With uncertainty, BOK holds rates

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With uncertainty, BOK holds rates


The Bank of Korea yesterday held borrowing costs unchanged before next week’s presidential election and after North Korea launched a rocket in defiance of international sanctions Wednesday.

Gov. Kim Choong-soo and his board kept the benchmark seven-day repurchase rate at 2.75 percent after 25 basis-point cuts in July and October, the central bank said in a statement in Seoul today.

Fourteen of 15 economists surveyed by Bloomberg News predicted the decision and one forecast a 25 basis-point reduction.

Korea’s economic data has given mixed signals and a rapid rebound in growth is “unlikely,” Kim told reporters yesterday after the bank’s unanimous decision.

At the same time, the nation is poised for a “moderate” export-led recovery and inflation will remain low, the BOK said in a statement.

“The economy is still weak but not worsening,” said Yoon Yeo Sam, a fixed-income analyst at Daewoo Securities. “The Bank of Korea will likely hold the rate throughout next year, unless there is a clear and strong signal of economic recovery.”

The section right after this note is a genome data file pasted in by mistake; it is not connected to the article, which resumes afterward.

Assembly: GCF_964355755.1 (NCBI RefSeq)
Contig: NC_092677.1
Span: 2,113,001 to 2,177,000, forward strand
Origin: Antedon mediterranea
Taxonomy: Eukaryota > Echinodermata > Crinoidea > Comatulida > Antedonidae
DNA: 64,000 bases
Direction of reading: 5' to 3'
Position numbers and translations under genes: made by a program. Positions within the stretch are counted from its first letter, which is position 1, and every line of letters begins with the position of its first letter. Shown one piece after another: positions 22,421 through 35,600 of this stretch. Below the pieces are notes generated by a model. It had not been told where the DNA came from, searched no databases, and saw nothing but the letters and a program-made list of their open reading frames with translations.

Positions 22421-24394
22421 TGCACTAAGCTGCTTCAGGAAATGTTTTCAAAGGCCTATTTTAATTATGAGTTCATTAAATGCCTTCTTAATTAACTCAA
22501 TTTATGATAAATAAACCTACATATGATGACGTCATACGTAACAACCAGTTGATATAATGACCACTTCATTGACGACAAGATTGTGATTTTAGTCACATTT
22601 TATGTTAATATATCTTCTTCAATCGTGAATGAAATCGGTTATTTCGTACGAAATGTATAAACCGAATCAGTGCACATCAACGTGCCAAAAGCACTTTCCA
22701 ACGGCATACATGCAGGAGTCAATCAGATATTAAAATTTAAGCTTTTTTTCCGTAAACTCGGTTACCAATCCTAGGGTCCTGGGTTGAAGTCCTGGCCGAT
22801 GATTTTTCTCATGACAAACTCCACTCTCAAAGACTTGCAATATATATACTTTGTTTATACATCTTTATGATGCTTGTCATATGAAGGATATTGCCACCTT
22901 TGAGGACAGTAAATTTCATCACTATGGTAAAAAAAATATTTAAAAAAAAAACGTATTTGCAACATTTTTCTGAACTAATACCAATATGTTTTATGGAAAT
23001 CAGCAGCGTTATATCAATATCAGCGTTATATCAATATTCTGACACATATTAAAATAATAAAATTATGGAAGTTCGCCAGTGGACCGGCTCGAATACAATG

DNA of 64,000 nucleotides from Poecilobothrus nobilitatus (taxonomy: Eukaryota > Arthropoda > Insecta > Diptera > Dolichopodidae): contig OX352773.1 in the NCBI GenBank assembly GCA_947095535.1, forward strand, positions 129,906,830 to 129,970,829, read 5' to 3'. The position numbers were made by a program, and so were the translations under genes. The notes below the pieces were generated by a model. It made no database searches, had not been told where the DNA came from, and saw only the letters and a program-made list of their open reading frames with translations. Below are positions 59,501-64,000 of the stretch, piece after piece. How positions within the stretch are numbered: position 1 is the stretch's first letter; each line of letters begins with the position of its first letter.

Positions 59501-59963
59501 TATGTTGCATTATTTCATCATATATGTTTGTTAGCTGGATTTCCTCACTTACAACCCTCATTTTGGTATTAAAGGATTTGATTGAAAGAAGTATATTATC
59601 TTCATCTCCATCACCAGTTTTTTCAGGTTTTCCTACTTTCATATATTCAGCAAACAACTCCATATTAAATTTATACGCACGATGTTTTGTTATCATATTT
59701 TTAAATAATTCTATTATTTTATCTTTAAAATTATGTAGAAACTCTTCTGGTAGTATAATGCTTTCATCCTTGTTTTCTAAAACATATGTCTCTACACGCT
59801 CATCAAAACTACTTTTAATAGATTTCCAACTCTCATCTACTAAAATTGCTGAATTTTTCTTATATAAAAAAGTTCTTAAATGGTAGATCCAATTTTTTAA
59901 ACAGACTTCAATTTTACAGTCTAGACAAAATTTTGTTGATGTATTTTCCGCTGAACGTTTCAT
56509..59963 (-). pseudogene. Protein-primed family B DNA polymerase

“The Bank of Korea has no reason to cut rates further unless the won continues to appreciate to levels that invite hot money inflows,” said Park Jong-youn, a fixed-income analyst at Woori Investment & Securities. “I expect no change in interest rates until the end of next year.”

Much of the outlook for Korea’s economy depends on the strength of a recovery in China, said Ronald Man, a Hong Kong-based analyst at HSBC Holdings. China’s new yuan loans trailed forecasts last month, while industrial output and retail sales exceeded forecasts.

“Rising production and stabilizing manufacturing conditions show that Korea remains on track for a gradual recovery,” Man said. “This, however, requires the upward momentum in China to be sustained, as Korea’s growth in 2013 will likely be export led.”

Korea is unlikely to meet the central bank’s growth estimate of 2.4 percent for this year, Bank of Korea Director Jung Yung-taek said on Dec. 6. The economy expanded 1.5 percent in the third quarter from a year earlier, the slowest since 2009. The central bank projects 3.2 percent growth for 2013.

President Lee Myung-bak, whose five-year term ends in February, has resisted pressure from lawmakers for an extra budget to support growth, submitting a 2013 budget that targets a fiscal deficit equal to 0.3 percent of gross domestic product, a six-year low. Both ruling-party candidate Park Geun-hye and opposition nominee Moon Jae-in have promised to boost social spending and increase aid to lower-income families.

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